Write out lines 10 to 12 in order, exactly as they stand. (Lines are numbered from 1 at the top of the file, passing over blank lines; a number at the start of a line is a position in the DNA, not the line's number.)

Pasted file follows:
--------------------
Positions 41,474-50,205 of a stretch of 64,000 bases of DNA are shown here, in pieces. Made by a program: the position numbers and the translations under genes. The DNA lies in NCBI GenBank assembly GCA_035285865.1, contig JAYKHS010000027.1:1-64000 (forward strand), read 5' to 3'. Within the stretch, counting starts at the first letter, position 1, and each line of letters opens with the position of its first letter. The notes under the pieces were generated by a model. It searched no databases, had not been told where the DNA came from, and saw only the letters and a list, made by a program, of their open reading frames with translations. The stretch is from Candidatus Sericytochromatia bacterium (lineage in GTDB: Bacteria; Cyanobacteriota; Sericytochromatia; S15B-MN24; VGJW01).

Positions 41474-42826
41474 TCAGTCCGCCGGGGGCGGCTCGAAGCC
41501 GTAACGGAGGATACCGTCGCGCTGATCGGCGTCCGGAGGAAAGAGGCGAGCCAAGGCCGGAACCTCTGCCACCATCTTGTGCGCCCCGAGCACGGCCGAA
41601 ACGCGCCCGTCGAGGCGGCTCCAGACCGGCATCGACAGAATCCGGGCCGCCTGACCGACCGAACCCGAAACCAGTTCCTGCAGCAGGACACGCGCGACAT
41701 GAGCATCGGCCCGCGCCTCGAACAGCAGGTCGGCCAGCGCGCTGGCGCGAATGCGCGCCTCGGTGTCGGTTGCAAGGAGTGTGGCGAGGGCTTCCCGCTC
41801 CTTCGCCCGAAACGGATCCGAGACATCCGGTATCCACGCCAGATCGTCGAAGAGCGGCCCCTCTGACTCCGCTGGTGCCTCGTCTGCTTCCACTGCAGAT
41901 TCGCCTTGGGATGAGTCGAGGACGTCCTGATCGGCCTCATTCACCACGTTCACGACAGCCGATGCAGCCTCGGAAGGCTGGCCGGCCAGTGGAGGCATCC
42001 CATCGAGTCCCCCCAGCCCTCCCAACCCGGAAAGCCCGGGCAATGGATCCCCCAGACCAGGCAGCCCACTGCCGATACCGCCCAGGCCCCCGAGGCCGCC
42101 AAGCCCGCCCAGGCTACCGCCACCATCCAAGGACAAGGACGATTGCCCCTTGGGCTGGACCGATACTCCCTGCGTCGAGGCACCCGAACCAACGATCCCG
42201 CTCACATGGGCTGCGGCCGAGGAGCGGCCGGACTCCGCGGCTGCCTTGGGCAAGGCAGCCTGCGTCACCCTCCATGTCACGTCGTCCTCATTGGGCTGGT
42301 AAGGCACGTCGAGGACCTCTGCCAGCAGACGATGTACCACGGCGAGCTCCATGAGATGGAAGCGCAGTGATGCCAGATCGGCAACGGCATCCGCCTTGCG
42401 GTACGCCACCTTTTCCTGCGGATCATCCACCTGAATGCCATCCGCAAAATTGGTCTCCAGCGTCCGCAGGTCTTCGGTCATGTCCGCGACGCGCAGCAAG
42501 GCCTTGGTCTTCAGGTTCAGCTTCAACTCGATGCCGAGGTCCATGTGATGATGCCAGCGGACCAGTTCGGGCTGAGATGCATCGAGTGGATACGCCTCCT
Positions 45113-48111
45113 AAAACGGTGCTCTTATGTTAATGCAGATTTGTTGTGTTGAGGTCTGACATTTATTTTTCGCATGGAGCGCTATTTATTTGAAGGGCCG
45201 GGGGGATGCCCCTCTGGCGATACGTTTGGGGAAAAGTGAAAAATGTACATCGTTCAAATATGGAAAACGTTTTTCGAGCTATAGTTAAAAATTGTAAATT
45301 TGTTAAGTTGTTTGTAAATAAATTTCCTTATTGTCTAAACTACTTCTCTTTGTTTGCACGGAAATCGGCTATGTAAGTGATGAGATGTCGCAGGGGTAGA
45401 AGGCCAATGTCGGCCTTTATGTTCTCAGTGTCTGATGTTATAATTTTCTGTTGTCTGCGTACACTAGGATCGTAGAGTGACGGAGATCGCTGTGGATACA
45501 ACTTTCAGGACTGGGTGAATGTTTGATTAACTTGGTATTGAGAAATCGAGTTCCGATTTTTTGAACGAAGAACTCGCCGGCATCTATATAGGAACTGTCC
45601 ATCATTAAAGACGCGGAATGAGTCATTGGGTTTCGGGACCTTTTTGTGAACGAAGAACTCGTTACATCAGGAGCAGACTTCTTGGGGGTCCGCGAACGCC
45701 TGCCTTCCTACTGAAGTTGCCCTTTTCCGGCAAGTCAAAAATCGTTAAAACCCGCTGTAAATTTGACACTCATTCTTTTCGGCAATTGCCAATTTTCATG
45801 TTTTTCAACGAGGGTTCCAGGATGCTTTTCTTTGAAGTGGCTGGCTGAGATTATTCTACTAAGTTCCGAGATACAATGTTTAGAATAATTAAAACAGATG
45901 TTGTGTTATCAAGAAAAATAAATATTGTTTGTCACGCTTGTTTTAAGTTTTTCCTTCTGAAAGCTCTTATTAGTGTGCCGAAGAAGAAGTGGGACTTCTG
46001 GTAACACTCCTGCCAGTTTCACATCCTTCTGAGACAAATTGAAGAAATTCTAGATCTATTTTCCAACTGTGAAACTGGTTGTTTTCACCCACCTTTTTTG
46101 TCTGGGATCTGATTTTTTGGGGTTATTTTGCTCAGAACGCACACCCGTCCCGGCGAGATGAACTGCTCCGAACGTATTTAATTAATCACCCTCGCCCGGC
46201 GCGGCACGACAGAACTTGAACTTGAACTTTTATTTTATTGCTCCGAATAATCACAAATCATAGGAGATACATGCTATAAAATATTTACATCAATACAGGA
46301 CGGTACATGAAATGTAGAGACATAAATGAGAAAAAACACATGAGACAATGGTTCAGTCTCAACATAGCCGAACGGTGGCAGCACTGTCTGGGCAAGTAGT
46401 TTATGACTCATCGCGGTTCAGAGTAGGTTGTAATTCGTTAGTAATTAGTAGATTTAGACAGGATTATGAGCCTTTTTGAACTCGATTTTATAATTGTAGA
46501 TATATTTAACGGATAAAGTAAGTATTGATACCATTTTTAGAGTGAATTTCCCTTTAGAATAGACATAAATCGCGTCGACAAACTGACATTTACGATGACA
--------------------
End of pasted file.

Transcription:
42101 AAGCCCGCCCAGGCTACCGCCACCATCCAAGGACAAGGACGATTGCCCCTTGGGCTGGACCGATACTCCCTGCGTCGAGGCACCCGAACCAACGATCCCG
42201 CTCACATGGGCTGCGGCCGAGGAGCGGCCGGACTCCGCGGCTGCCTTGGGCAAGGCAGCCTGCGTCACCCTCCATGTCACGTCGTCCTCATTGGGCTGGT
42301 AAGGCACGTCGAGGACCTCTGCCAGCAGACGATGTACCACGGCGAGCTCCATGAGATGGAAGCGCAGTGATGCCAGATCGGCAACGGCATCCGCCTTGCG